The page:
PHILADELPHIA -- Eagles coach Chip Kelly likes to create the impression he barely knew there was a National Football League up until the moment he accepted a job coaching in it.
Case in point: At his Monday news conference, Kelly was asked about the trend that has lower-seeded teams more likely to win the Super Bowl than teams that earn a playoff bye week.
“I never really looked at it when I was in college,” Kelly said. “We watched the games when we had time if we having recruiting meetings, things like that, but I never really studied it.”
Sometimes Kelly slips up, though, and reveals just how closely he pays attention to everything. When someone asked about the New Orleans Saints’ 3-5 record on the road this year, Kelly shrugged in a different way.
“Tampa Bay couldn’t win a game in cold weather until they came in here,” Kelly said. “So we’re not going to get caught up in that one, I can tell you that.”
That was a reference to the NFC championship game between the Buccaneers and Eagles 11 seasons ago. Kelly knew all about that, but he doesn’t know the last three Super Bowl winners had to play first-round games because they weren’t No. 1 or 2 seeds?
It’s possible. But it’s much more likely Kelly decides which messages he wants his players to hear from him. That Bucs-in-cold-weather factoid is an object lesson about paying too much attention to an opponent’s prior history. The fact the Eagles, at 10-6, have as good a chance to go to the Super Bowl as the top-seeded Seattle Seahawks could get his players looking beyond the task at hand.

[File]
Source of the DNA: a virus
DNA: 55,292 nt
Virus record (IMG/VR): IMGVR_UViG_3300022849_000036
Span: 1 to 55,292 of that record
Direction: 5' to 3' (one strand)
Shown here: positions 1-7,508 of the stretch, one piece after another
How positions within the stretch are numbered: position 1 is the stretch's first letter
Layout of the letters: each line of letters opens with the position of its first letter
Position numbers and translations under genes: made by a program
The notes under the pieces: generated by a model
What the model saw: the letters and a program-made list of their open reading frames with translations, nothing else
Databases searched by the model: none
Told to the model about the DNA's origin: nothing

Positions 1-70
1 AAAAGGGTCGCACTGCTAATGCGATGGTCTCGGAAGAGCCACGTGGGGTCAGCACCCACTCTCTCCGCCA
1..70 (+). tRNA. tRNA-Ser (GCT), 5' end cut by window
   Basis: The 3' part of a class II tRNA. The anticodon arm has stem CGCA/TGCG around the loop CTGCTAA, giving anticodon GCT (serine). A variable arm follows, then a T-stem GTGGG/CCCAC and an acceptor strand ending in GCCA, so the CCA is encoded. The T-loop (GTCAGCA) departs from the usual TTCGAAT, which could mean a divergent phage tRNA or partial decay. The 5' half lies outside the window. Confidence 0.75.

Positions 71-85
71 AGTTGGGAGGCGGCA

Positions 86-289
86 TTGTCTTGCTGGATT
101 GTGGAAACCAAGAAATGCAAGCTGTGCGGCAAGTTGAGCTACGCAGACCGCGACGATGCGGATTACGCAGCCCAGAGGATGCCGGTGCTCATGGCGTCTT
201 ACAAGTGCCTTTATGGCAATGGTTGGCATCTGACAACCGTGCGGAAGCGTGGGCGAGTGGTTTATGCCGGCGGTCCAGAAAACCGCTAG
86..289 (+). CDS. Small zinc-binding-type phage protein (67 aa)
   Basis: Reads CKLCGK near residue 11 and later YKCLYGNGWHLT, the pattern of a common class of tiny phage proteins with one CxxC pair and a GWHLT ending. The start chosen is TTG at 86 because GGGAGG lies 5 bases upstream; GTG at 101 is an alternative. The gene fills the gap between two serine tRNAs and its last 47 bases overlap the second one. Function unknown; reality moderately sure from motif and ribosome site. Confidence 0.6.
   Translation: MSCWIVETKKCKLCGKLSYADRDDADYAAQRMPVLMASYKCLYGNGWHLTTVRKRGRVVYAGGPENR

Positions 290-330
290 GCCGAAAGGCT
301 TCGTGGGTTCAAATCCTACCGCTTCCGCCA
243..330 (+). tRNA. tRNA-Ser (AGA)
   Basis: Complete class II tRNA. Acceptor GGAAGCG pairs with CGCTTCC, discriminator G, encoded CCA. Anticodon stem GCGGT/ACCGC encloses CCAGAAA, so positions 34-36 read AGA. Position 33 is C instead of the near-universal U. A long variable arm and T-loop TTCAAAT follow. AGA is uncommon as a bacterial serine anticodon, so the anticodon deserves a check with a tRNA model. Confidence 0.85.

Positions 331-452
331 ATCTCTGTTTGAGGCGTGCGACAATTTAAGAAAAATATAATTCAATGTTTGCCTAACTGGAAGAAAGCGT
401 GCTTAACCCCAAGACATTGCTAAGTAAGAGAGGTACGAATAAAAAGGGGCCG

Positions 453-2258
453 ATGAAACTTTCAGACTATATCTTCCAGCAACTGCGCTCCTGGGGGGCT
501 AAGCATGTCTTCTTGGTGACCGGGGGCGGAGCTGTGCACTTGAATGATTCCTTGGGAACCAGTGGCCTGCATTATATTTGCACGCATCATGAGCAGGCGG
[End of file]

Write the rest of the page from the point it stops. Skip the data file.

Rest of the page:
A few other highlights from Kelly’s meeting with reporters:
The coach doesn’t seem any more enthusiastic about safety Eugene Chung than Eagles fans are.
“I think Pat’s done some good things,” Kelly said. “There’s some plays he probably wants to do a little bit better, but I think Pat’s done some really good things for us.”
Rookie safety Earl Wolff missed another game after aggravating his right knee injury against Chicago. Even if he’s ready to play against the Saints, he’s likely to be limited because of the time he’s missed. Veteran Kurt Coleman had earned some of Chung’s playing time before injuring his hamstring.
In other words, Chung is playing because there aren’t any alternatives.
Kelly’s unusual practice schedule revolves around recovery, intense training and then tapering as the next game approaches. It is why the Eagles practice on Tuesday, unlike other teams, and do lighter work on Fridays and Saturdays.
With a short week, that carefully planned schedule has to change.
“Tomorrow (Tuesday) is Wednesday, Wednesday’s Thursday, Thursday’s Friday, Friday’s Saturday,” Kelly said. “You just subtract a day. We got off the field and they told us we’re playing Saturday. We can’t call a timeout and say we need an extra day. But the team you’re playing is in exactly the same situation. No one gets an advantage.”
As for the challenge of playing the Saints, Kelly kept it simple.
“The challenge is Drew Brees,” he said, calling Brees a “Hall of Fame quarterback” and comparing him to Peyton Manning. As a college coach, Kelly said, he was familiar with Westlake High School in Austin, Texas, which produced both Brees and Nick Foles.
“I was at New Hampshire when Brees came out,” Kelly said. “I don’t think New Hampshire was on his wish list.”